This week, our team has its third invitational of the track season. Only about half of the team ran in the first two because many runners had only been running for a couple of weeks. But this week, almost everyone will be running.
The newest runners on the team are, of course, just learning how to run the 1600 properly. Indeed, running this distance is a skill that has to be practiced in order to succeed. I put together a list of tips for those of you who are new to this race.
1. The Start.
At the beginning of every race, your body has about 5 seconds worth of the kind of "fuel" that powers intense running, like sprinting. That fuel source is not available after the first 5 seconds of the race, even if you don't start fast, so you might as well use it. So start quickly, but only for about 4-5 seconds. After that, settle into your race pace.
2. The First Lap.
Let the other runners go. Unless you're a freak of nature, you probably will be running with other inexperienced runners, and almost everyone runs way too fast for the first lap, then dies later on. One of the hardest things to do as a runner is to trust that you will catch up to other runners later, but it WILL happen if you run the correct pace on your first lap. Because of the adrenaline surge you'll get from the excitement of the beginning of the race, you will NOT run the first lap too slowly. It just won't happen. But if you run this lap correctly, you actually come through in a time a little faster than your desired average pace. Here's why:
Let's say your plan is to run 6:00 - that's an average of 90 seconds per lap. If you run the first 5 seconds "fast," you will cover about 30 meters. Let's say you then settle into a slower pace and actually complete the first lap in 90 seconds. Perfect, right? Well, not really. If you do the math, you'll realize that you are now running at a pace of 92 seconds per lap (because part of the lap was run at a faster pace). So you actually would want to finish the first lap about 1-2 seconds faster than your desired average pace, so in 88 or 89 seconds. Now, if you did that, you will start your second lap actually running at 90-second pace.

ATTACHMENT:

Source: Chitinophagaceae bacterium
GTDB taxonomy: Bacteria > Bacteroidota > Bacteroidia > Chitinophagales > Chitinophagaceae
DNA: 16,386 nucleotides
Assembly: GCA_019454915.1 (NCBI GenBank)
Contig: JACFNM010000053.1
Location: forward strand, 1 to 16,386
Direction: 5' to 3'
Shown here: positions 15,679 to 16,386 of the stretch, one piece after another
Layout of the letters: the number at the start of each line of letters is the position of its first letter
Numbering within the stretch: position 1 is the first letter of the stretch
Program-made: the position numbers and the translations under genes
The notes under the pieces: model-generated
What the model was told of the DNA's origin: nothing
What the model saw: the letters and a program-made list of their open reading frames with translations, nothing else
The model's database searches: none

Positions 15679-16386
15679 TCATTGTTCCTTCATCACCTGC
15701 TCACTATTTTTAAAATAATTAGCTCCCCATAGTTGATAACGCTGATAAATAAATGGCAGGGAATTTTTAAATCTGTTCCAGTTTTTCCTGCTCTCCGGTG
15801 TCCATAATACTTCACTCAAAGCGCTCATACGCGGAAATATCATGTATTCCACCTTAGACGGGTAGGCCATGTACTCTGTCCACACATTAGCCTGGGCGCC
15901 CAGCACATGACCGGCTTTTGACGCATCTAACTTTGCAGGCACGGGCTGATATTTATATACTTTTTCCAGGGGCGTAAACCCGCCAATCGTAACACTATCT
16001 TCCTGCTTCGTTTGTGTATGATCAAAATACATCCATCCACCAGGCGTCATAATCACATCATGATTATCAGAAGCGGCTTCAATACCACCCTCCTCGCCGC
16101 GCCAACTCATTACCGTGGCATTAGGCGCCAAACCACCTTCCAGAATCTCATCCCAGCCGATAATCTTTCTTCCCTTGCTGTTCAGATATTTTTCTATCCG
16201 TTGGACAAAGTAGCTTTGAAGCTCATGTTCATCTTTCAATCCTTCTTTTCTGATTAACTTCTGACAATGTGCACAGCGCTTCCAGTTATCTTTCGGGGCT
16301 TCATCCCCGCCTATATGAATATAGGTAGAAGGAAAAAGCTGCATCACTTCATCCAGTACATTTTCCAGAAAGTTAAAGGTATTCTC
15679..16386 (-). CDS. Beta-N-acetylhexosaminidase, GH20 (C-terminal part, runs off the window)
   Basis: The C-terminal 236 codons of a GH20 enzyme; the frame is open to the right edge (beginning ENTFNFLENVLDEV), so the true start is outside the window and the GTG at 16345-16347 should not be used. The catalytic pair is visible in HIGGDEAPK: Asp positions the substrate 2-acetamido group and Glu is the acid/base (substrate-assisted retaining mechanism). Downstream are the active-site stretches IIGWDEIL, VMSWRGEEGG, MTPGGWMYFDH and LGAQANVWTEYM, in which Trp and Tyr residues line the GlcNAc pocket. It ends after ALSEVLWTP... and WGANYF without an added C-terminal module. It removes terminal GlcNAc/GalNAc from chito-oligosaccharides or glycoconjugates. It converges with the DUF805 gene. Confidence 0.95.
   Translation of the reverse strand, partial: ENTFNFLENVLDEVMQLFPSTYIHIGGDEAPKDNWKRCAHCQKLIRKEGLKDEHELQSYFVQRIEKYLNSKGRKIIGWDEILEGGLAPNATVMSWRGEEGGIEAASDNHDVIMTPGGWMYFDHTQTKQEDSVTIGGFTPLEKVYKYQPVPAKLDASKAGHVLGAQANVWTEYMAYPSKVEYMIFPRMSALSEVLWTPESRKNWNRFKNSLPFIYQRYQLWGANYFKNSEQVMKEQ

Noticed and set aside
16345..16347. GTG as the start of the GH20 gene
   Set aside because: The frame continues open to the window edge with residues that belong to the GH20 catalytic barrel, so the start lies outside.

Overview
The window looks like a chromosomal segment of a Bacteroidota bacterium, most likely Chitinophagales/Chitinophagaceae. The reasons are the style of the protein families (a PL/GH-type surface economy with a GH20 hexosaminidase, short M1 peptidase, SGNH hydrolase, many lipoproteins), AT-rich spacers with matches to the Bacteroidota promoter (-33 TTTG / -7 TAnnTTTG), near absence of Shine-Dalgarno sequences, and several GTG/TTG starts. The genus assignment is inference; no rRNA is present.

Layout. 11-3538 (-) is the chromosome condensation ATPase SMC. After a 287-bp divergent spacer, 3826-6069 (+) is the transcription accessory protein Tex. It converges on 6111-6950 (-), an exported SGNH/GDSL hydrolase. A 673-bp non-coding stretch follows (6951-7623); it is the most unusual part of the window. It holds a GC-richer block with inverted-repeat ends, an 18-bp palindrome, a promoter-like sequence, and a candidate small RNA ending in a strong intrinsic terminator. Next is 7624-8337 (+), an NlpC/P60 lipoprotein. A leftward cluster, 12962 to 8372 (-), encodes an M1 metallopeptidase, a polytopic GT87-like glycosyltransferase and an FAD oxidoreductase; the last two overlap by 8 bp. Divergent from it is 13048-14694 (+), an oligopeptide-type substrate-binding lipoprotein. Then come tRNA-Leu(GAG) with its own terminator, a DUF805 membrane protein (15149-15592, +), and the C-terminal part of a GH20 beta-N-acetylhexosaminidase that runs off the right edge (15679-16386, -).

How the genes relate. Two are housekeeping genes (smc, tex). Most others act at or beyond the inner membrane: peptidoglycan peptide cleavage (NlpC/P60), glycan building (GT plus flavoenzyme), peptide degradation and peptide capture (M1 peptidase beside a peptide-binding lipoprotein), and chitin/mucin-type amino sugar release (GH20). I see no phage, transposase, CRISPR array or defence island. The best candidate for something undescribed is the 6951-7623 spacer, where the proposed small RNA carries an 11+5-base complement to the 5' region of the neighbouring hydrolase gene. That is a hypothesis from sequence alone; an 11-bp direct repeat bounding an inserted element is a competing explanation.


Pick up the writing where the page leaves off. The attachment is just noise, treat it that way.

3. The Second Lap.
As long as you ran the first lap correctly, you should be able to maintain your pace on the second lap. However, you will probably have to consciously work in order to do it, as opposed to the first lap, which should have felt easy.
4. The Third Lap.
This is the hardest lap of the "mile" because you're tired, and you're thinking about how much farther you still have to go. Almost everyone slows down on this lap, and your goal is to minimize that slowing. So when you get to the back straight, focus on trying to speed up and catch other runners. Try to beat one or more runners to the beginning of the curve (since it's harder to pass on a curve - you don't want to get stuck behind someone who is slowing down). You may still be slowing down slightly, but if you ran the first two laps correctly, you will be slowing down less than others, so you'll overtake them. Also, most newer runners have a mindset that they'll run a little easier on the third lap, thinking that they should "save" something for the final lap. Don't do that. If you try to catch and pass people instead, you will probably only slow down by a second or two, hitting a 91 or 92, leaving you right on 90-second pace.
5. The Fourth Lap.
This is when you simply run as hard as you can manage. Actually, I recommend starting your "kick" on the home straight before you begin the fourth lap. You don't want to get stuck behind other runners on the first curve of the final lap, so try to race people to the curve. If you follow this plan, you will certainly not run slower than 6:00, and will likely beat that by a couple of seconds as your adrenaline kicks in as you sprint for the finish line.
That's it - congrats!